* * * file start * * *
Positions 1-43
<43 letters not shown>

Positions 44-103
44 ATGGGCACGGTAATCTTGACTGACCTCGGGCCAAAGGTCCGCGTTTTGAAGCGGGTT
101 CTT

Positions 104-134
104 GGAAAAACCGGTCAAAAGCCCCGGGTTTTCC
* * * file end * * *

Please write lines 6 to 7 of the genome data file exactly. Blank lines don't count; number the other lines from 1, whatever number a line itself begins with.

Positions 104-134
104 GGAAAAACCGGTCAAAAGCCCCGGGTTTTCC